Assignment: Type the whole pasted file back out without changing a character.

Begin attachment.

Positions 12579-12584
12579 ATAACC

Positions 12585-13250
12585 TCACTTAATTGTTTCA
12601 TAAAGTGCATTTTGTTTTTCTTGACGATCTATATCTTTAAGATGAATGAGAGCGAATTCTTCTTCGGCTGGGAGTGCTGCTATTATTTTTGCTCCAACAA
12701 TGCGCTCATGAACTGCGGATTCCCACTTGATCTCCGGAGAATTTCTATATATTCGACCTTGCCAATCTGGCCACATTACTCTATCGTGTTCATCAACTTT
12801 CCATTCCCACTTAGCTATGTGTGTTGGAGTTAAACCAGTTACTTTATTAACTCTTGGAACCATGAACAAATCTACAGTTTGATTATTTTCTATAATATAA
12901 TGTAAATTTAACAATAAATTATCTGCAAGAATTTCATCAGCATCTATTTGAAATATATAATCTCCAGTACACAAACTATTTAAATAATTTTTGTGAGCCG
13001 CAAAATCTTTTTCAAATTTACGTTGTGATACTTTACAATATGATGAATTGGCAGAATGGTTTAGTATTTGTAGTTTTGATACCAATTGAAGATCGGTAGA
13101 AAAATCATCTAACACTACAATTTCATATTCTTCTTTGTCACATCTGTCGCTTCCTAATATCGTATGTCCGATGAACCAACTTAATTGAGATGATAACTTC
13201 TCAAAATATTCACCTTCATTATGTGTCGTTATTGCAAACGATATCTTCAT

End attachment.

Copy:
Positions 12579-12584
12579 ATAACC

Positions 12585-13250
12585 TCACTTAATTGTTTCA
12601 TAAAGTGCATTTTGTTTTTCTTGACGATCTATATCTTTAAGATGAATGAGAGCGAATTCTTCTTCGGCTGGGAGTGCTGCTATTATTTTTGCTCCAACAA
12701 TGCGCTCATGAACTGCGGATTCCCACTTGATCTCCGGAGAATTTCTATATATTCGACCTTGCCAATCTGGCCACATTACTCTATCGTGTTCATCAACTTT
12801 CCATTCCCACTTAGCTATGTGTGTTGGAGTTAAACCAGTTACTTTATTAACTCTTGGAACCATGAACAAATCTACAGTTTGATTATTTTCTATAATATAA
12901 TGTAAATTTAACAATAAATTATCTGCAAGAATTTCATCAGCATCTATTTGAAATATATAATCTCCAGTACACAAACTATTTAAATAATTTTTGTGAGCCG
13001 CAAAATCTTTTTCAAATTTACGTTGTGATACTTTACAATATGATGAATTGGCAGAATGGTTTAGTATTTGTAGTTTTGATACCAATTGAAGATCGGTAGA
13101 AAAATCATCTAACACTACAATTTCATATTCTTCTTTGTCACATCTGTCGCTTCCTAATATCGTATGTCCGATGAACCAACTTAATTGAGATGATAACTTC
13201 TCAAAATATTCACCTTCATTATGTGTCGTTATTGCAAACGATATCTTCAT